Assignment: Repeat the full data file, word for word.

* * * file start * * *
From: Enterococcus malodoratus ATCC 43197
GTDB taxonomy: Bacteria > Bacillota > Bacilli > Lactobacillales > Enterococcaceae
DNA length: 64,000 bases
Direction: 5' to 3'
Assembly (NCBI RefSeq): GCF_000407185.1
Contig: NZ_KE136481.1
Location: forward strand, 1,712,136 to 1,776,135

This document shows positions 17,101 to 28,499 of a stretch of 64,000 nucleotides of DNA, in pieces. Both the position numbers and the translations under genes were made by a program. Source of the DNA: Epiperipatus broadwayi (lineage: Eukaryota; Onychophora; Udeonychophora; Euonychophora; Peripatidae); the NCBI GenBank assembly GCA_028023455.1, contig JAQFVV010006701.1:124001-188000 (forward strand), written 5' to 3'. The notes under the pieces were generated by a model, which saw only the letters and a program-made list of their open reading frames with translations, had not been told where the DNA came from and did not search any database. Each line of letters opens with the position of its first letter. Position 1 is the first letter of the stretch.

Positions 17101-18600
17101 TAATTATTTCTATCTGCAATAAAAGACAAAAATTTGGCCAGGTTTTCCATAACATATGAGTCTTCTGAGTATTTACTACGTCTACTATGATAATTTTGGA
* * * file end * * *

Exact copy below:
From: Enterococcus malodoratus ATCC 43197
GTDB taxonomy: Bacteria > Bacillota > Bacilli > Lactobacillales > Enterococcaceae
DNA length: 64,000 bases
Direction: 5' to 3'
Assembly (NCBI RefSeq): GCF_000407185.1
Contig: NZ_KE136481.1
Location: forward strand, 1,712,136 to 1,776,135

This document shows positions 17,101 to 28,499 of a stretch of 64,000 nucleotides of DNA, in pieces. Both the position numbers and the translations under genes were made by a program. Source of the DNA: Epiperipatus broadwayi (lineage: Eukaryota; Onychophora; Udeonychophora; Euonychophora; Peripatidae); the NCBI GenBank assembly GCA_028023455.1, contig JAQFVV010006701.1:124001-188000 (forward strand), written 5' to 3'. The notes under the pieces were generated by a model, which saw only the letters and a program-made list of their open reading frames with translations, had not been told where the DNA came from and did not search any database. Each line of letters opens with the position of its first letter. Position 1 is the first letter of the stretch.

Positions 17101-18600
17101 TAATTATTTCTATCTGCAATAAAAGACAAAAATTTGGCCAGGTTTTCCATAACATATGAGTCTTCTGAGTATTTACTACGTCTACTATGATAATTTTGGA